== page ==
Marlins 5, Rockies 4: The Rockies really don’t seem eager to win that second Wild Card. They probably will, but dudes, you gotta beat a bad Marlins team, especially on a night one of your rivals for the spot loses. Miguel Rojas had a career-high four RBI for Miami. The Marlins had a 4-0 and a 5-1 lead and the Rockies clawed back, threatening in the ninth as well, but couldn’t close the deal.

Giants 9, Diamondbacks 2: Nick Hundley hit a three-run homer and drove in four overall while Johnny Cueto allowed two runs over six innings. Arizona was probably hung over after Sunday’s clinching celebration, so whatever.

Mariners 7, Athletics 1Mitch Haniger homered twice and drove in three, Mike Zunino hit a three-run homer and Yonder Alonso went deep as well. Felix Hernandez won his first game in months, allowing one run over six innings. The A’s seven-game winning streak comes to an end.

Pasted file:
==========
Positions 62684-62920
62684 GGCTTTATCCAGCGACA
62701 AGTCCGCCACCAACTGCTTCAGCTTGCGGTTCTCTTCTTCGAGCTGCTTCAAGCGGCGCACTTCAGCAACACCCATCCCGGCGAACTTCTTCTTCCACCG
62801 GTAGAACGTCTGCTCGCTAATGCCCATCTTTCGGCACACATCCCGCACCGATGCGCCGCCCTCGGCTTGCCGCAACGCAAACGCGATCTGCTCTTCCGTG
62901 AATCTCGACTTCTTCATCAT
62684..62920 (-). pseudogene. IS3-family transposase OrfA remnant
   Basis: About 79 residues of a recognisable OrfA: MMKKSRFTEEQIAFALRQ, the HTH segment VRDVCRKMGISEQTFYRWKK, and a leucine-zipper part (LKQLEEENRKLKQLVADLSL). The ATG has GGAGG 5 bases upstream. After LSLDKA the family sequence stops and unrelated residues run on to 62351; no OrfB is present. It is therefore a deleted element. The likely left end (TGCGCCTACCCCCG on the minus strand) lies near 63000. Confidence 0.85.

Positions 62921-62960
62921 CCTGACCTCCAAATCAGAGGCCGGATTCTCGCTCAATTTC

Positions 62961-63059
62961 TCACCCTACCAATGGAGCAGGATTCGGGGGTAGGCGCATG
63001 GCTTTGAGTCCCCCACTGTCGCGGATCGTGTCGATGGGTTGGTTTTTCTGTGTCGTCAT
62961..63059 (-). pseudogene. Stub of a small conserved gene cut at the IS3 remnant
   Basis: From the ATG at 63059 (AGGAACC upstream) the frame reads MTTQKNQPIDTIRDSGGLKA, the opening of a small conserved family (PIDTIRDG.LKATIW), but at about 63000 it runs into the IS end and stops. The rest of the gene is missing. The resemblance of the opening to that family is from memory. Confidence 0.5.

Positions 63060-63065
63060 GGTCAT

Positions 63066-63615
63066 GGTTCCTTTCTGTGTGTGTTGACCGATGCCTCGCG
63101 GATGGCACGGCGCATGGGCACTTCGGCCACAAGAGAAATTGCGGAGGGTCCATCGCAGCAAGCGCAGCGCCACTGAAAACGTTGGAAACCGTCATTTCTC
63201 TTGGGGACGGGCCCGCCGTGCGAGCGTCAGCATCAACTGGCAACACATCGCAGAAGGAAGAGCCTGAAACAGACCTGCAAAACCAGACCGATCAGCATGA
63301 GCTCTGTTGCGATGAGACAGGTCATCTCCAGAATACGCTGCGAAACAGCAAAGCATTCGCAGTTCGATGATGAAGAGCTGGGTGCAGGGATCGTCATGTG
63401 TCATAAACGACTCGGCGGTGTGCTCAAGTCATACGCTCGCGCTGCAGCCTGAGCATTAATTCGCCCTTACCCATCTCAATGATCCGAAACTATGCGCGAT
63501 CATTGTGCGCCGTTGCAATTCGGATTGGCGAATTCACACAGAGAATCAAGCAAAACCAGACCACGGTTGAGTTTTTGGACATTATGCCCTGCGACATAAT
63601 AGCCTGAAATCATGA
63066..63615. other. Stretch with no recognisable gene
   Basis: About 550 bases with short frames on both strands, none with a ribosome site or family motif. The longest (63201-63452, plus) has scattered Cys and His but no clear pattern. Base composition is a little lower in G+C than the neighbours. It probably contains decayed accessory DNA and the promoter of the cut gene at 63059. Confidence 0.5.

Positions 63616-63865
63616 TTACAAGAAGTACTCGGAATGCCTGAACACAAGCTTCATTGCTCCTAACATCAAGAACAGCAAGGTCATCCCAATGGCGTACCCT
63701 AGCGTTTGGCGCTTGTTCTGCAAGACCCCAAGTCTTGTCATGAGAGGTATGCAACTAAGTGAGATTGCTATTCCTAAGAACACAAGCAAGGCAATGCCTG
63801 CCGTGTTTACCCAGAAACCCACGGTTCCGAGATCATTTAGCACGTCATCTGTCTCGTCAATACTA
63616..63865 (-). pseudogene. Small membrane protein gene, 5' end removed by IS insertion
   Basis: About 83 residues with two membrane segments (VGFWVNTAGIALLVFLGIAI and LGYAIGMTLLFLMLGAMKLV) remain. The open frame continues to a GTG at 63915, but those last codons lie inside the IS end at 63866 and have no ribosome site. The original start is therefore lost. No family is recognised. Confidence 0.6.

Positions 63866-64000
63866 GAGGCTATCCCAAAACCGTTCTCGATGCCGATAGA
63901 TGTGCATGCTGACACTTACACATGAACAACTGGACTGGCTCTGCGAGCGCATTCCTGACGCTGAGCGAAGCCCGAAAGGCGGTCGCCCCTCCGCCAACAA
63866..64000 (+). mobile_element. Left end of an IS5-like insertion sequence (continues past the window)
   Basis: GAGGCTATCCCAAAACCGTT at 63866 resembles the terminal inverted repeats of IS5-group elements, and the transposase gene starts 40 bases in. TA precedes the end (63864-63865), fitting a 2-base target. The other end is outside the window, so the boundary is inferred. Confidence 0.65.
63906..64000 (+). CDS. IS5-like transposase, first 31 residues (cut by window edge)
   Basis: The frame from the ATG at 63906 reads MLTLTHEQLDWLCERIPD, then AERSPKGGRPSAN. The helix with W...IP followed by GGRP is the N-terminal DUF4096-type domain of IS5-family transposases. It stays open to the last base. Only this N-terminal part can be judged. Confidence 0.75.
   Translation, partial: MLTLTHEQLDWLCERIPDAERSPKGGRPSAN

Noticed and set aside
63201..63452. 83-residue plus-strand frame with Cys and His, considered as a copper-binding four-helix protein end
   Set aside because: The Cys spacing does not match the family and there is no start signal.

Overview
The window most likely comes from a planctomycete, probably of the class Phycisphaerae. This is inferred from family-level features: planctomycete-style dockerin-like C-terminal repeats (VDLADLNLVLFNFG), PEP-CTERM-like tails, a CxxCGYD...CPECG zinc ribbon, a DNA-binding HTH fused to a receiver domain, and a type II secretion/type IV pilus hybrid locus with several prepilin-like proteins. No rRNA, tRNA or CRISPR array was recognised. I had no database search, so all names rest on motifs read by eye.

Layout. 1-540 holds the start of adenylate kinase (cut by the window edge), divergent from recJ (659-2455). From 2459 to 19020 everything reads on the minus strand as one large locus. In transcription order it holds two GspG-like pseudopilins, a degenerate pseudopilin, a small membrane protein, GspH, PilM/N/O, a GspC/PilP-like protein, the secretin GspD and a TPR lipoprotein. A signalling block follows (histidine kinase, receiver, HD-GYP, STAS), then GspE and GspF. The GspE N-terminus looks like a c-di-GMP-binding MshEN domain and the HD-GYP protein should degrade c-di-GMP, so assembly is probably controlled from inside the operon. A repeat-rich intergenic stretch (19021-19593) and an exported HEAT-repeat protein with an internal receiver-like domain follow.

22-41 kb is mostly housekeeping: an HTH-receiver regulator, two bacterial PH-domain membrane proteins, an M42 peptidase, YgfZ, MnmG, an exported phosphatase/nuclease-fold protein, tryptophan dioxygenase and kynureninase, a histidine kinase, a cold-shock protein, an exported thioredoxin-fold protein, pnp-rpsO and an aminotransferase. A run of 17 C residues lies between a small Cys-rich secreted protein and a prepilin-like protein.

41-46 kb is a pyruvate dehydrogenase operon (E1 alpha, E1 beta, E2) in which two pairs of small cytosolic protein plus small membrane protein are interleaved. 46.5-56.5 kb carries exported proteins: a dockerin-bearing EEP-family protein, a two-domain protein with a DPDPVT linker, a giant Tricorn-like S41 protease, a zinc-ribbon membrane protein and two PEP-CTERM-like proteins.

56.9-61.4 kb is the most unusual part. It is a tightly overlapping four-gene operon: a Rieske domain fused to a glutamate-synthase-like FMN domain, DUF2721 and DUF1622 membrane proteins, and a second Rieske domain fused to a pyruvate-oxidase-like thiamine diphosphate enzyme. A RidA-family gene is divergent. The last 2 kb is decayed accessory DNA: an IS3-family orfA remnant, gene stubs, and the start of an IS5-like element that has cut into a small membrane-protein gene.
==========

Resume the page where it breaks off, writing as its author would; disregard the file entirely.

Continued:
Dodgers 9, Padres 3: The Dodgers win their 100th game of the year. It’s the first time they won 100 since 1974. They won the pennant that year with 102 wins but lost the World Series to a 90-win Oakland A’s team. Stuff happens. Here Yu Darvish happened, allowing one run on two hits over seven innings and striking out nine. Logan Forsythe hit a three-run double, homered and drove in four overall. Austin Barnes hit a three-run blast.

Report: Some MLB teams using outside labs for COVID-19 testing

MLB COVID-19 testing
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The Athletic’s Ken Rosenthal and Zach Buchanan report that the Diamondbacks are one of several teams that have used labs other than the Sports Medicine Research and Testing Laboratory in Utah to process COVID-19 testing. MLB has encountered delays with its testing, despite promising 24-hour turnaround time, so teams have tried other avenues — with the league’s endorsement — in order to get faster results.